Wong Shun Leung
Nino Bernardo's school in London, The Basement, was open from 1984 and closed December 2000.
Sifu Nino Bernardo's famous Wing Chun Kung Fu School, "The Basement", opened its doors back in 1984. It was there that Nino Bernardo developed his reputation as one of Europe's most skilful and influential Wing Chun teachers. He was also Wong Shun Leung's senior UK representative until Sifu Wong's untimely death in 1997.
The school was located in the basement of a building close to a council estate on 60-64 Matthias Road, Stoke Newington, North London, NI6 8QD - not the most up-market area of London. In fact, it was quite the opposite.
The front gate of the building displayed a small, simple sign - the "Basement" logo. People went there only by word of mouth or if a person who already trained there had invited them. It was impossible to find the place unless you knew a student of the school or Nino himself had invited you.
Nino had no secret techniques and no secret school, he had a training school that he called his "play pen" and it had very friendly atmosphere. Here, the Wing Chun training was hard, honest and efficient, and there were no colourful belts or uniforms. Very soon the reputations of the Basement and Nino started to spread fast all over the world. During the 80's and 90's everyone within the martial arts world was speaking about the Basement school but only a few people knew its exact location.
Over the years the Basement has gained an almost mythical status. People have even questioned whether it ever really existed. It was a simple place but it had a magical feeling. It is impossible for me to describe this feeling; however, if I were to attempt a description, I would say it was like magic without magic.
As soon as you walked past the front door you would see students sweating, working hard and intensely but always with harmony among them and a respect for the system and each other. The training was so intense at times that injuries were inevitable. However, the Basement was the only place where if you did get hit, you would start laughing at your own mistake. Back then we all accepted that what we were studying was a martial art and as such it carried the inherent risk of injury but at the same time people didn't deliberately try to injure each other. From time to time, Nino would make everyone laugh and relax by telling one of his good old jokes, which most of the time had a deeper meaning behind them.
The Basement had four walls, no windows, and a small extractor fan. It did not have changing-rooms, chairs or sofas to sit down on; nor was it air-conditioned or heated. In the winter, you could see your breath as you did your forms, and during chi-sao training, the mirrors and walls would be dripping with condensation. The left wall had a drawing of a dragon, and in the middle of this dragon, the word "Basement" was written; however, you had to pay attention in order to be able to see it.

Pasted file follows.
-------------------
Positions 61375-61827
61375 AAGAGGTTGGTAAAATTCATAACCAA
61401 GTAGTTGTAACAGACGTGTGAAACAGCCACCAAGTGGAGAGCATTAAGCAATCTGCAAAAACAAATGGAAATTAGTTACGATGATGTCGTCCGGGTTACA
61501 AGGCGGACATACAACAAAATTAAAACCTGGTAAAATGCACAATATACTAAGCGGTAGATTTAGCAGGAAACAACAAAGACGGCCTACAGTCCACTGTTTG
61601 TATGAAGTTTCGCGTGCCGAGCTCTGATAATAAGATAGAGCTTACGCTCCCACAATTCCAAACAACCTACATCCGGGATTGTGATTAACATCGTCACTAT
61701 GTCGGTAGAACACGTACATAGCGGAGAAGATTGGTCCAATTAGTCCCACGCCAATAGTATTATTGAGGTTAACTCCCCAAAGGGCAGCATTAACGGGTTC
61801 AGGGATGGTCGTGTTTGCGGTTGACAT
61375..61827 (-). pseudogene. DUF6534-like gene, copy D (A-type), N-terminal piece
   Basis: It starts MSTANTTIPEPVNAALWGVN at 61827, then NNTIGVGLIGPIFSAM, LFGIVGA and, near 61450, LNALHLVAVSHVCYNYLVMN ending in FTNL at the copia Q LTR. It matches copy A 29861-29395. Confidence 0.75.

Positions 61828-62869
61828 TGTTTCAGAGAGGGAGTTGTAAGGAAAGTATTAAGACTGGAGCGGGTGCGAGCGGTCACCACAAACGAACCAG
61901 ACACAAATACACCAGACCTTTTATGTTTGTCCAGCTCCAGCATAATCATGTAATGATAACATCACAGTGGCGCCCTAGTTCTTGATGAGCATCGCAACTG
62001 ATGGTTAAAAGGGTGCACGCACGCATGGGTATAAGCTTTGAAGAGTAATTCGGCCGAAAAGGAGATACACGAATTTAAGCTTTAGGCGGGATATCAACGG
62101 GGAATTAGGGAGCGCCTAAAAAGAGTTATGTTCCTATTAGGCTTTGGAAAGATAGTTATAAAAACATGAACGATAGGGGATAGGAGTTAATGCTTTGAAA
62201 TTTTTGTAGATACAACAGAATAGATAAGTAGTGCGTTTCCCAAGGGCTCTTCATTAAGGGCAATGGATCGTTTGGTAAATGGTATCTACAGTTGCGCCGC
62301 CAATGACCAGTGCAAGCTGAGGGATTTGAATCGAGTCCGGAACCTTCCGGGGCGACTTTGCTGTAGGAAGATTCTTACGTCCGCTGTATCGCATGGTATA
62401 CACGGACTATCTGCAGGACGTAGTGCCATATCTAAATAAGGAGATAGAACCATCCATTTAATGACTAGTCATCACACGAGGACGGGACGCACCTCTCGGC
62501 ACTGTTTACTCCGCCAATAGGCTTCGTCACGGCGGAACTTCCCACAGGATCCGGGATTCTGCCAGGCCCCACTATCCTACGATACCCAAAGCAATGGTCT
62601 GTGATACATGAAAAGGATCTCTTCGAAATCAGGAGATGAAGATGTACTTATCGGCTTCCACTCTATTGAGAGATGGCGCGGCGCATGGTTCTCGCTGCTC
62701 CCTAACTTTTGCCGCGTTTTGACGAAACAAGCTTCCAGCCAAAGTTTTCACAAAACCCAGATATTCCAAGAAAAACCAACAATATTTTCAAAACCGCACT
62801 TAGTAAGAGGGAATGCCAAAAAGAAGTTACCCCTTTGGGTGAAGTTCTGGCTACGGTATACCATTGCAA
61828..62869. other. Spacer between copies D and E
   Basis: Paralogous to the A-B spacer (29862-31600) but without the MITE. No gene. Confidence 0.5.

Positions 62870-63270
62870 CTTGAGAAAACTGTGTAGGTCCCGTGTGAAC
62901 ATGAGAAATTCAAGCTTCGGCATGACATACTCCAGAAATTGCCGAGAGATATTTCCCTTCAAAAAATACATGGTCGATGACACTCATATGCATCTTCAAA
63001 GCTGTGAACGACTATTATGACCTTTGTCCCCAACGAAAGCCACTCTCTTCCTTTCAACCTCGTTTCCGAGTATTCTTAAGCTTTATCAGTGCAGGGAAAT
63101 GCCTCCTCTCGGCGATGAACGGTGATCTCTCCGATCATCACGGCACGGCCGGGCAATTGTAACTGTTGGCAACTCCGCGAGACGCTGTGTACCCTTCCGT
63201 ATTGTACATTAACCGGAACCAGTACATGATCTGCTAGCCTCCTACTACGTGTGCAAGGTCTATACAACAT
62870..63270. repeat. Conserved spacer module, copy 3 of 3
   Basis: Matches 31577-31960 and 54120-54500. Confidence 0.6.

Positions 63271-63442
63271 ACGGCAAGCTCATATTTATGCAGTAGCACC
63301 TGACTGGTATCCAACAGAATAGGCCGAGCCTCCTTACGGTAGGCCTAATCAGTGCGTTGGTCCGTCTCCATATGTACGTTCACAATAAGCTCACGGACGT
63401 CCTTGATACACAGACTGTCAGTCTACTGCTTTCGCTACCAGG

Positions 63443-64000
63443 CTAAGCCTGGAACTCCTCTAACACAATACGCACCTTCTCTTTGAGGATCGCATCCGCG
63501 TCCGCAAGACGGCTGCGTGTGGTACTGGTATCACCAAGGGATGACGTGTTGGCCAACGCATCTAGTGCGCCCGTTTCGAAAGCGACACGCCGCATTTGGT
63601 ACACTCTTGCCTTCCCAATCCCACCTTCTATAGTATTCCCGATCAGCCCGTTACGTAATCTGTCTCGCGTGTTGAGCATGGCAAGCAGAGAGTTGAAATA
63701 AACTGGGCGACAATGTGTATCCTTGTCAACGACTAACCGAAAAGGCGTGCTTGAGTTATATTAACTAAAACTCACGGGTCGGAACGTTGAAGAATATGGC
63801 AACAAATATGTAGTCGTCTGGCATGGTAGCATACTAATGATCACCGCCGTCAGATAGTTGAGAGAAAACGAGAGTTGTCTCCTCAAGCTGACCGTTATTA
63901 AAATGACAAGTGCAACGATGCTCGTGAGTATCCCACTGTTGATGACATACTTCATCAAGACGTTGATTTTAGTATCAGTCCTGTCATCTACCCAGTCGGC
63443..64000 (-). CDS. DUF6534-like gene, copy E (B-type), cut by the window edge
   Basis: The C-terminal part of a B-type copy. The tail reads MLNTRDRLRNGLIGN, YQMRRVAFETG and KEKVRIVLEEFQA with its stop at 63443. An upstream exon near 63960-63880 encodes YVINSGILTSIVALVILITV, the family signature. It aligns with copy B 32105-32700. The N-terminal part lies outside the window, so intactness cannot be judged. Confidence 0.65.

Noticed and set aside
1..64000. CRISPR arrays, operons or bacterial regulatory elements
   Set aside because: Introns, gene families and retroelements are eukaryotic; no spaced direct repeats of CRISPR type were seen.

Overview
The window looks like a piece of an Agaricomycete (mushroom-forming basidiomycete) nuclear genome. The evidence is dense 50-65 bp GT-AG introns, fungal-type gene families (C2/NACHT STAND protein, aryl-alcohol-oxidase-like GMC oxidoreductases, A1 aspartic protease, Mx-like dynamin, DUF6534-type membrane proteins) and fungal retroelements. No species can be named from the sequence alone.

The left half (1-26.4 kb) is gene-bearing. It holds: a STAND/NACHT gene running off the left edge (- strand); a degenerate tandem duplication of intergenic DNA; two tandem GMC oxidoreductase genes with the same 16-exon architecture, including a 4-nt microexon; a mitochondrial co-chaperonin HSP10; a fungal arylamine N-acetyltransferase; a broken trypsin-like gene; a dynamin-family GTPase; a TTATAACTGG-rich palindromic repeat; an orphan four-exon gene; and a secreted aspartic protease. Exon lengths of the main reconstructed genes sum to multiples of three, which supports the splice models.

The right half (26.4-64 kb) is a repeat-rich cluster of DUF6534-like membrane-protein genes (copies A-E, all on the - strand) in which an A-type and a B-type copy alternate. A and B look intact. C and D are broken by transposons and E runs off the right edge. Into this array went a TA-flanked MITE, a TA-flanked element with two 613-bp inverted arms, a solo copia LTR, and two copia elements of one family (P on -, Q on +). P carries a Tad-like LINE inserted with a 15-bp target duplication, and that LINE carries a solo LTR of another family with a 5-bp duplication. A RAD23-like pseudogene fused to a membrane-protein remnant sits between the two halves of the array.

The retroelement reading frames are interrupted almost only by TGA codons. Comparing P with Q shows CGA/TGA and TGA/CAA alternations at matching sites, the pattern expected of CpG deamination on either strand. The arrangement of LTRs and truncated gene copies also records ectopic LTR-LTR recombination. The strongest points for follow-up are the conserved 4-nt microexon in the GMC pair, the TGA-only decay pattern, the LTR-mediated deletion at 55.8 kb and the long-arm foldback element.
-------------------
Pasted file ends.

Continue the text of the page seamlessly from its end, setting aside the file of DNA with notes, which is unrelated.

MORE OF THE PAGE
On the main wall of the basement was a wooden dummy (Muk Yan Chong), which had been given to Nino by Wong Shun Leung's brother. It was made by one of the most well-known dummy-makers in Hong-Kong at the time. Above the dummy was a picture of Nino's teacher/Sifu, the legendary Wong Shun Leung. (Wong was better known as "Gong Sau Wong" (king of talking with the hands). Throughout the 50's and 60's he was undefeated in all of his challenges and known as one of Yip Man's best students as well as the foremost instructor of Bruce Lee.
On each side of the wooden dummy were two calligraphic scrolls, given to Nino by Wong. These scrolls, which were written in Cantonese, stated that the Basement was a kwoon (school) approved personally by Wong who had authorised Nino to teach Wing Chun in the UK.
On the left hand side of the wooden dummy I remember always seeing Nino's unicycle, which he would sometimes ride while simultaneously teaching. Sometimes, he would pick up and play his guitar. He even invented a new game called 'sucker ball', which was demonstrated on BBC TV and in the USA. Make no mistake, the training was always serious but Nino always had a colourful, eccentric and unique style of teaching and delivery during the Basement years.
The Basement itself and all the senior students (Si-Hings) had class, style and a love for the Wing Chun Kuen Kung Fu system. Nino and his Basement students also had reputations for being intelligent, good fighters.
Over the years, many students from around the world and from a wide array of professions, including actors, musicians, professors, managers and doctors, came and trained at the Basement. In addition to this, seasoned martial artists, teachers and students from various disciplines including Wing Chun and Jeet Kune Do, as well as Special Forces from the UK and abroad also trained there.